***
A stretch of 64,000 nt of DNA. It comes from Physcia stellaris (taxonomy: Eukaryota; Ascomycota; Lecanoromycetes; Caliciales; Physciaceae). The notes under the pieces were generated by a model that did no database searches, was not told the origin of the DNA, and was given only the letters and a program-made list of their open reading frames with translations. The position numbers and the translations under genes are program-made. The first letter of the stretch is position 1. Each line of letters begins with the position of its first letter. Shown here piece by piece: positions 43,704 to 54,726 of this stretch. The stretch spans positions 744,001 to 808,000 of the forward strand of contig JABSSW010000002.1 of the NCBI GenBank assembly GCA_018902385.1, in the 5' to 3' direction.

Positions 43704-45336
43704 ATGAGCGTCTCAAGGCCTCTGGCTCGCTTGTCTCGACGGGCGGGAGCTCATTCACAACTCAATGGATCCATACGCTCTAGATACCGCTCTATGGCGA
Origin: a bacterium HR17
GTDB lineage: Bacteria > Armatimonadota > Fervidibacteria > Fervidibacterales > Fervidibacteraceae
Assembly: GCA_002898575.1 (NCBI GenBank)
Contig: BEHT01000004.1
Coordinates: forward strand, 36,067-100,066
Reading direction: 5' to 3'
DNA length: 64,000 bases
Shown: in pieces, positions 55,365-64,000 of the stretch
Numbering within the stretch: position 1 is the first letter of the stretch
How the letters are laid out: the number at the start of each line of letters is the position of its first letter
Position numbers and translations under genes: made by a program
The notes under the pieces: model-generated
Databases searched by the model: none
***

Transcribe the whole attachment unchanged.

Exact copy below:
A stretch of 64,000 nt of DNA. It comes from Physcia stellaris (taxonomy: Eukaryota; Ascomycota; Lecanoromycetes; Caliciales; Physciaceae). The notes under the pieces were generated by a model that did no database searches, was not told the origin of the DNA, and was given only the letters and a program-made list of their open reading frames with translations. The position numbers and the translations under genes are program-made. The first letter of the stretch is position 1. Each line of letters begins with the position of its first letter. Shown here piece by piece: positions 43,704 to 54,726 of this stretch. The stretch spans positions 744,001 to 808,000 of the forward strand of contig JABSSW010000002.1 of the NCBI GenBank assembly GCA_018902385.1, in the 5' to 3' direction.

Positions 43704-45336
43704 ATGAGCGTCTCAAGGCCTCTGGCTCGCTTGTCTCGACGGGCGGGAGCTCATTCACAACTCAATGGATCCATACGCTCTAGATACCGCTCTATGGCGA
Origin: a bacterium HR17
GTDB lineage: Bacteria > Armatimonadota > Fervidibacteria > Fervidibacterales > Fervidibacteraceae
Assembly: GCA_002898575.1 (NCBI GenBank)
Contig: BEHT01000004.1
Coordinates: forward strand, 36,067-100,066
Reading direction: 5' to 3'
DNA length: 64,000 bases
Shown: in pieces, positions 55,365-64,000 of the stretch
Numbering within the stretch: position 1 is the first letter of the stretch
How the letters are laid out: the number at the start of each line of letters is the position of its first letter
Position numbers and translations under genes: made by a program
The notes under the pieces: model-generated
Databases searched by the model: none